Painting or re-staining kitchen cabinets can give a new look and new life to your kitchen, taking it from being outdated to updated. If you take on the task as a do-it-yourself project, preparation and "elbow grease" can result in a significant accomplishment. Take before and after pictures so you have proof of the transformation and bragging rights about how you designed and created your kitchen cabinets' redo.
- Skill level:
Other People Are Reading
Take time to consider and visualise your options. If the cabinets are made of wood, you can paint or re-stain them. If the cabinets are laminate, painting is your best option, as laminate surfaces are composed of composite woods, which do not lend themselves to re-staining.
Focus on and stick to a specific design look. Choose a final style for the cabinets that reflects a modern, contemporary, European or traditional style.
Consider different creative options that paint can provide. You can create a contemporary look by painting the cabinets in a solid colour like black or white. Both colours provide versatility. White lends itself to different kitchen design styles such as country, traditional, French or Tuscan. Black cabinets tie-in with modern and contemporary styles. Colours such as red, yellow or blue can give the kitchen a retro, "artsy" or eclectic look.
Compare what you can achieve by staining your existing wood cabinets. For example, you can change chestnut cabinets to beech wood to "lighten up" the look of the kitchen. Alternatively, you can convert existing light wood cabinets to a range of darker finishes like cherry, mahogany or walnut to create a substantial look.
Select your painting technique, such as "crackling" or a high-gloss finish. Discuss your technique options with paint store experts to make your final decision. If you are opting to stain the cabinets -- get several chip swatches from your home improvement store, take them home, tape them to the cabinets and visualise how the stain colours will look before making your final selection.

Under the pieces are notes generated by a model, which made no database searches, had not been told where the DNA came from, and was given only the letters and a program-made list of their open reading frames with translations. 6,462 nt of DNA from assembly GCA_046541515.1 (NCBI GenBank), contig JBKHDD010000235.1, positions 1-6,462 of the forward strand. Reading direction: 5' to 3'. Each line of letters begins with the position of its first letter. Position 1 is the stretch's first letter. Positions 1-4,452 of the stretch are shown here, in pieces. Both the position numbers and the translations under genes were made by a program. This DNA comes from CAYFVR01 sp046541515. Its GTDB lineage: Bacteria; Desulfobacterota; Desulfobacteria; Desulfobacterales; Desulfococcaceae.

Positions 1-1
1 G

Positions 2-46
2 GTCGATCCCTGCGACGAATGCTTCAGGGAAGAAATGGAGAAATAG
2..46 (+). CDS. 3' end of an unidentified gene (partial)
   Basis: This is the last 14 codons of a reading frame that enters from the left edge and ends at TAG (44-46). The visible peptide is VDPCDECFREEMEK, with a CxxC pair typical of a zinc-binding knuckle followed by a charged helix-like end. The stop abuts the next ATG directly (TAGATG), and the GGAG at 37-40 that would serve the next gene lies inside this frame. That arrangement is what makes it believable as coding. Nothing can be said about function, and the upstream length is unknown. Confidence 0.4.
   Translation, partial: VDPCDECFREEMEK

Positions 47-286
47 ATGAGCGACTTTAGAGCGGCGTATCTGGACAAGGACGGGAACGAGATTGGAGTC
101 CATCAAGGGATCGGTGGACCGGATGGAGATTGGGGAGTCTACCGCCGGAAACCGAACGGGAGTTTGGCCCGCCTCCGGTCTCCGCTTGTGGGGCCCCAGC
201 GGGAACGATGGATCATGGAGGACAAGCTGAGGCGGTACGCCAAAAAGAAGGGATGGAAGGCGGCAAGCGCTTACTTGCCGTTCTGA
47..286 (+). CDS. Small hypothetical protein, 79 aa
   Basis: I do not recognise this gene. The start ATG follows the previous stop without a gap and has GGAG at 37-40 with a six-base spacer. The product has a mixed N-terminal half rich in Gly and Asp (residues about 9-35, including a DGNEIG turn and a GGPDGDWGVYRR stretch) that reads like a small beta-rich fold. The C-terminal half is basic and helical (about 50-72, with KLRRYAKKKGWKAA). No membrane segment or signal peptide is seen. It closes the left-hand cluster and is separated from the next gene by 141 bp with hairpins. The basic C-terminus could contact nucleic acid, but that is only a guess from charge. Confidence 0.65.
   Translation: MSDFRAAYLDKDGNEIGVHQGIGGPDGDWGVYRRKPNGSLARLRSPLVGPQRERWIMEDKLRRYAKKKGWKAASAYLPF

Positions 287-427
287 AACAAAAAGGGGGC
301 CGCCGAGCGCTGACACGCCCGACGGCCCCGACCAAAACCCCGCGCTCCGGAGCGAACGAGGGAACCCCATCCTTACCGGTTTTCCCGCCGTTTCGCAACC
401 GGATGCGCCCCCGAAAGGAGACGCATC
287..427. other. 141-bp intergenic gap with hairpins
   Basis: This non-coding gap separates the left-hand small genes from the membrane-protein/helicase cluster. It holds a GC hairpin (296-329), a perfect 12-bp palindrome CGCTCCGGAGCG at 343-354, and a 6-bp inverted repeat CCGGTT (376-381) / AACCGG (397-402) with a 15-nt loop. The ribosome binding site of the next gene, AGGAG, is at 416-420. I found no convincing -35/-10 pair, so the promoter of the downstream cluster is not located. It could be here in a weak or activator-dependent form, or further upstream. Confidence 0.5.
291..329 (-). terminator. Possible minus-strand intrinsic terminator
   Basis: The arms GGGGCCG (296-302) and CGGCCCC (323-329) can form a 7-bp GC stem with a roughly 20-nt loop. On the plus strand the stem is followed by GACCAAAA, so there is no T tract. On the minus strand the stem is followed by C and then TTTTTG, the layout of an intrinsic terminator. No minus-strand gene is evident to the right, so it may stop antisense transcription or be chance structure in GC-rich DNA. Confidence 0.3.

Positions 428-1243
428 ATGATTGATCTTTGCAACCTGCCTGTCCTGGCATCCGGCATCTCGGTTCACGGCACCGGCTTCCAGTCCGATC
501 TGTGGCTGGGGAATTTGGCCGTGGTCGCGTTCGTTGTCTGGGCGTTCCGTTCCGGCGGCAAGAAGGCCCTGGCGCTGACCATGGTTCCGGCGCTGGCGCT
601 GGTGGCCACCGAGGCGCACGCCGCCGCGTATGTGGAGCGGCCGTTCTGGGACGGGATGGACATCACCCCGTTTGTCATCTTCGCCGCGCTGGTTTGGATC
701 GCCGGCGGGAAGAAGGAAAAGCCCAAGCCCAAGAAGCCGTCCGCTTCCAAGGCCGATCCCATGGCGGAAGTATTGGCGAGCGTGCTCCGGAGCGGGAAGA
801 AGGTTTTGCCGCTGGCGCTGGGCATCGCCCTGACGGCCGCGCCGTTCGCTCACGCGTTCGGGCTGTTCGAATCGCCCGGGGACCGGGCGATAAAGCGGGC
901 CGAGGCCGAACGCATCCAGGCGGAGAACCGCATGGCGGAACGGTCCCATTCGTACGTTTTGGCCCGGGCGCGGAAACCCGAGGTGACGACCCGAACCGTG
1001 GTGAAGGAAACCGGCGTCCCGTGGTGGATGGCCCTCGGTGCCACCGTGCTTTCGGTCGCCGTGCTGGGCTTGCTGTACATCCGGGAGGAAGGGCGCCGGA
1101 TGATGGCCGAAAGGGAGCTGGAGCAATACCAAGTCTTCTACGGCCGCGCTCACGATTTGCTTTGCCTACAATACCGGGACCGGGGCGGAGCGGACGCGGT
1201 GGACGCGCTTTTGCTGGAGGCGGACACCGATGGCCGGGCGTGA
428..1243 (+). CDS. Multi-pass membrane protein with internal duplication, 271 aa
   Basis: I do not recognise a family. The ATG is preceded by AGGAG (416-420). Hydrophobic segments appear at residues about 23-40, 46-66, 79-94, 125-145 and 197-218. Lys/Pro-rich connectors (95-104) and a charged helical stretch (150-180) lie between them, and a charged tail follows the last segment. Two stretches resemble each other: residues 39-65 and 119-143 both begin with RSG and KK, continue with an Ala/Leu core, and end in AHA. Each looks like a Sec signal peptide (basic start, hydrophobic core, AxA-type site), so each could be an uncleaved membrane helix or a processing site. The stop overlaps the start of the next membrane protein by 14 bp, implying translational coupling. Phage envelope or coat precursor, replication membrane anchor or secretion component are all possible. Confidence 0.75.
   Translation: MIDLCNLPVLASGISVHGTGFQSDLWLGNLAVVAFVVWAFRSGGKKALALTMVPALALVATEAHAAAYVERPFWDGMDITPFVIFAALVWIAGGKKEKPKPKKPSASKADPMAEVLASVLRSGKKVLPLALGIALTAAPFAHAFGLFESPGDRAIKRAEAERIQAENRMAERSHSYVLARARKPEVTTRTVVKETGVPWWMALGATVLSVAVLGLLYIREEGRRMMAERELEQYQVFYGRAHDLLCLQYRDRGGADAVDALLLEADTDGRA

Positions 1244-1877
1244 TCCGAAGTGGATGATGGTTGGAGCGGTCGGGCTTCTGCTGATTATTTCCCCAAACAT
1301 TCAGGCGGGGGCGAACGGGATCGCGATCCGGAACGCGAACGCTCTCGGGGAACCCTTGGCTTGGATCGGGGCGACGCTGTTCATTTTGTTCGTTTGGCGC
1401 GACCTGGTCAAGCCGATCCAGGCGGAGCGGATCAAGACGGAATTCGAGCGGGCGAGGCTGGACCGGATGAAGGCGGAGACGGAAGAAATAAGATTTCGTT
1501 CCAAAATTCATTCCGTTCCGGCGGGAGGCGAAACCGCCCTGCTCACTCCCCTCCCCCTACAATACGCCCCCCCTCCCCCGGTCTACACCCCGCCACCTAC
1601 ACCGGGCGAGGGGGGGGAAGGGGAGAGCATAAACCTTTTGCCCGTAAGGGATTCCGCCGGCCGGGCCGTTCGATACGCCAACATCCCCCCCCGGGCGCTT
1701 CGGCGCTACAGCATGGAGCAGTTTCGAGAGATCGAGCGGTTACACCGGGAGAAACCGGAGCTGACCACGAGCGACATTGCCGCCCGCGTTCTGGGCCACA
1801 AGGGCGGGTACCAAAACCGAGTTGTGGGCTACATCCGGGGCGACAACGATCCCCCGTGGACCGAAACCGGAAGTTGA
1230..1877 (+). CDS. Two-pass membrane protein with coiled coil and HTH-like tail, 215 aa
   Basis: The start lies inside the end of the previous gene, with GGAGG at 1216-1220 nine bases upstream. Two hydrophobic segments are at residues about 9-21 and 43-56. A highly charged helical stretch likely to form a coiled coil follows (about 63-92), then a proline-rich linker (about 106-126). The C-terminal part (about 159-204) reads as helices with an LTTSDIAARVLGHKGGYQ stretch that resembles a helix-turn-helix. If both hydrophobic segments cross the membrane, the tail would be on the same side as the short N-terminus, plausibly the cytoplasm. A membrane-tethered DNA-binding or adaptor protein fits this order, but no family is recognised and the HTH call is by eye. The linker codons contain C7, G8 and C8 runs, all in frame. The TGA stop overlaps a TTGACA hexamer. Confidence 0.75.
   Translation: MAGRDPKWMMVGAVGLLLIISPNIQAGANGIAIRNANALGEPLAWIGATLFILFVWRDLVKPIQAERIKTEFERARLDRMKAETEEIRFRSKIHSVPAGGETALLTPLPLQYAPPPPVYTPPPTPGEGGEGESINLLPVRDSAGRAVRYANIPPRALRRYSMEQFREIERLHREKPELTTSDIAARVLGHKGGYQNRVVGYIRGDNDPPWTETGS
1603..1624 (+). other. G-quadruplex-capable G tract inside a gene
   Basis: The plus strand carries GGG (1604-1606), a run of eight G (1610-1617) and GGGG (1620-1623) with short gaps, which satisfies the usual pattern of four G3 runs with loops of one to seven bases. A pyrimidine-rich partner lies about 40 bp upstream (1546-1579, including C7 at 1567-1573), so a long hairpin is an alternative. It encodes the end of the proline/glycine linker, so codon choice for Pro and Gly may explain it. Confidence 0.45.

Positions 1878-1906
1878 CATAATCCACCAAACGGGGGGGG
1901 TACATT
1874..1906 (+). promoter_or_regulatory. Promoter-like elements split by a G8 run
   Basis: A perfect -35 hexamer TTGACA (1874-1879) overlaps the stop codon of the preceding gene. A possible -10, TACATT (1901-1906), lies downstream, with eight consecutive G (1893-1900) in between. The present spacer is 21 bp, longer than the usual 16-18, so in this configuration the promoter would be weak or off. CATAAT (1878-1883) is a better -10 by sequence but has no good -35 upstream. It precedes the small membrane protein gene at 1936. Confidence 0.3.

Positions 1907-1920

Prepare the cabinets for painting or staining. Remove the doors and their hardware. Get envelopes and plastic bags in which to store the hardware. Mark each back panel with a small strip of masking tape as door A, B, C and so on. Put the corresponding hardware for the door into an envelope.
Strip and sand the cabinet doors and frames. Whether you choose to paint or stain -- the materials will adhere and apply best when surfaces are washed free of grease build-up and have small imperfections buffed away. Consult with your paint store expert to select the appropriate "grit" of sandpaper.
Prime the cabinets if you are going to paint. Be sure to use a dust sheet on countertops to avoid the stain or paint from dripping on their surfaces. Otherwise, you will have another cleanup job once painting or staining is finished. Also, cover floors with a dust sheet for protection. Allow ample time for drying in between coats of paint or stain.
- 20 of the funniest online reviews ever
- 14 Biggest lies people tell in online dating sites
- Hilarious things Google thinks you're trying to search for